If you have never heard of the name before, you are pardoned. Microsoft has not been very vocal about this while its team was working on Project Hekaton. Until now, that is.

Wacky name aside, this is Microsoft’s ambitious solution to bring some lethal speed boost to SQL Server. Microsoft SQL Server databases, like pretty much all other software, rely on traditional hard disks. And while they are fast enough for most applications, some processes could do with even more speed.

Processes like online transactions for instance, which require lots of reads and writes.

But if one is to take the physical layers out of these processes, say taken to the memory and handled there, the whole process could be sped up manifolds.

How many folds you ask? How about even 50 times faster?

Apart from such an intense increase in speed, doing this would also prevent extra wear and tear to the hard disks, which is always a good thing. And besides, it would save enterprises, large and small, from the performance drags associated with managing large data.

Other provider like SAP and Oracle are already using this in-memory technology for speeding up their processes, with solutions like HANA and Exadata, respectively. These are expensive solutions, after all, meaning only big enterprises were using SAP’s and Oracle’s solutions.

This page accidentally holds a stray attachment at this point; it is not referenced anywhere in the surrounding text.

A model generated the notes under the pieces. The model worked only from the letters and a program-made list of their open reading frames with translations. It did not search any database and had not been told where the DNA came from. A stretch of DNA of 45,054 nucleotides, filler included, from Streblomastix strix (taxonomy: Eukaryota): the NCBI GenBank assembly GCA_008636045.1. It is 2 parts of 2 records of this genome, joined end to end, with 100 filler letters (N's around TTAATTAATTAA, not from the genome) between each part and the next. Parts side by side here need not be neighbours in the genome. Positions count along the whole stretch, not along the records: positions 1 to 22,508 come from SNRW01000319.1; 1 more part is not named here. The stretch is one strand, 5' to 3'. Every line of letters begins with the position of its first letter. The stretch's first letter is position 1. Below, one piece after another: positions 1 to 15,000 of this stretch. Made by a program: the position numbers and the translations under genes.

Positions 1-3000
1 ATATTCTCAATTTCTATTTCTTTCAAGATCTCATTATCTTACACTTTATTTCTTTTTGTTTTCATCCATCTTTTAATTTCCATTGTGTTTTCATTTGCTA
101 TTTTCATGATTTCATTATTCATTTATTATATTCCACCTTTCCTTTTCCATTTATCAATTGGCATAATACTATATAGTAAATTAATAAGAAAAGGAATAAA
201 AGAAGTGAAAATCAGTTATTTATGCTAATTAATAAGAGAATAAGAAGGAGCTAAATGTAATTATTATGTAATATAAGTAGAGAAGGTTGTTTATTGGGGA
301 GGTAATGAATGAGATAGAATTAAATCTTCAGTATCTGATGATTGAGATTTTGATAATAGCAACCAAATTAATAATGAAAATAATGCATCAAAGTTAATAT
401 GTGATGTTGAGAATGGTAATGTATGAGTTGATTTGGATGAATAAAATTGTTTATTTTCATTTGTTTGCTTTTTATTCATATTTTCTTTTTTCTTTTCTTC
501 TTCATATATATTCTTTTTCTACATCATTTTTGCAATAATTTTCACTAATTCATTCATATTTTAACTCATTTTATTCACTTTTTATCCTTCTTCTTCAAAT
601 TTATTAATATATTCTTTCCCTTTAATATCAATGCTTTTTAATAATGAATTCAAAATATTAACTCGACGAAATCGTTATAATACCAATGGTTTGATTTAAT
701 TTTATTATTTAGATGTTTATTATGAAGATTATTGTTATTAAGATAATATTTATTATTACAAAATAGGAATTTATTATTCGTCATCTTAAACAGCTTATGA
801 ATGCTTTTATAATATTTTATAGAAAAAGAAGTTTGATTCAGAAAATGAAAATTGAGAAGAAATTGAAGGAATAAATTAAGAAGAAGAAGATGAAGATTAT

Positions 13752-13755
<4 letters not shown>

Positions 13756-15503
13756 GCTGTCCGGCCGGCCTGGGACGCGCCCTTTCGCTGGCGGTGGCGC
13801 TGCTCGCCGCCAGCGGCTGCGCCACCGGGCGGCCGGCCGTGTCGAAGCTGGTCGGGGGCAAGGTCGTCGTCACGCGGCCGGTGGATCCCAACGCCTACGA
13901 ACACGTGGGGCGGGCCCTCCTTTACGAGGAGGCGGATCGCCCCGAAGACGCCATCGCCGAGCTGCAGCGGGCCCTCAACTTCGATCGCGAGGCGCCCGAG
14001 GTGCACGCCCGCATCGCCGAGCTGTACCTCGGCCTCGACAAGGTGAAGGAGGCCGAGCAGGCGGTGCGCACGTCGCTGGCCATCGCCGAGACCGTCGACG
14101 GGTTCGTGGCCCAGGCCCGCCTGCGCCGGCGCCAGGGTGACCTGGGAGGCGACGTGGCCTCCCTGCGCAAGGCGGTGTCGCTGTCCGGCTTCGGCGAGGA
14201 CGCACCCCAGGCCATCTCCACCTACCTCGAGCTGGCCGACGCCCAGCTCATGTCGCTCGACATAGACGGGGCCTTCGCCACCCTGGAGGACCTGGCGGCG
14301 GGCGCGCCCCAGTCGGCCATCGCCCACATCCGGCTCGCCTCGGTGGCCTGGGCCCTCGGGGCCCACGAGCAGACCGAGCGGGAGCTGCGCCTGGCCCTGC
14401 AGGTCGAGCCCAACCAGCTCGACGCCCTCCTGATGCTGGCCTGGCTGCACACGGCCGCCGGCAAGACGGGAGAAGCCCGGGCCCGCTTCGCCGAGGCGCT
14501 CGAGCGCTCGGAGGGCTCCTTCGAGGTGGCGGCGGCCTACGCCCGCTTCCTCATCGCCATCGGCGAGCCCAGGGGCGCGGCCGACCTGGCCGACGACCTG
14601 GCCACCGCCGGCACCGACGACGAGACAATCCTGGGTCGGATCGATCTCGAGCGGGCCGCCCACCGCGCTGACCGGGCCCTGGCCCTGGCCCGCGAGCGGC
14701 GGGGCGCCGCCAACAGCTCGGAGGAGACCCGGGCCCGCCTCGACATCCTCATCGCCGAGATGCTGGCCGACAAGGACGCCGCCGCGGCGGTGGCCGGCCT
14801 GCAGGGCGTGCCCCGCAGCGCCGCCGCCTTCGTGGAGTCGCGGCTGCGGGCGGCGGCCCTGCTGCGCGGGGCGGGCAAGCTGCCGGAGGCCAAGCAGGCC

Now Microsoft is set to change that by bringing this for its SQL customers. The team is testing the solution, and shared information on Hekaton on Microsoft’s Research website here. As David Lomet, the principal researcher and manager of the Database Group at Microsoft Research, explains:

“There are several in-memory database systems on the market, but what really sets Hekaton apart is that it will be integrated into SQL Server as part of Microsoft’s suite of xVelocity in-memory technologies currently available in SQL Server 2012. Customers won’t need to buy and manage a separate product.”

So essentially not only is Microsoft developing this cutting edge technology, the company is gearing up to integrate it with SQL Server, instead of offering another package. I am game.

Only minor drawback for now is that the database can only run in memory on a single server. But there is no upper limit to how much memory a single database server can use, and with memory prices at an all-time low, that isn’t much of a drawback anyway.

Regardless, big data processing is fast becoming a reality for medium sized businesses, and Hekaton will most definitely appeal to database administrators in the need for speed or massive data transactions.

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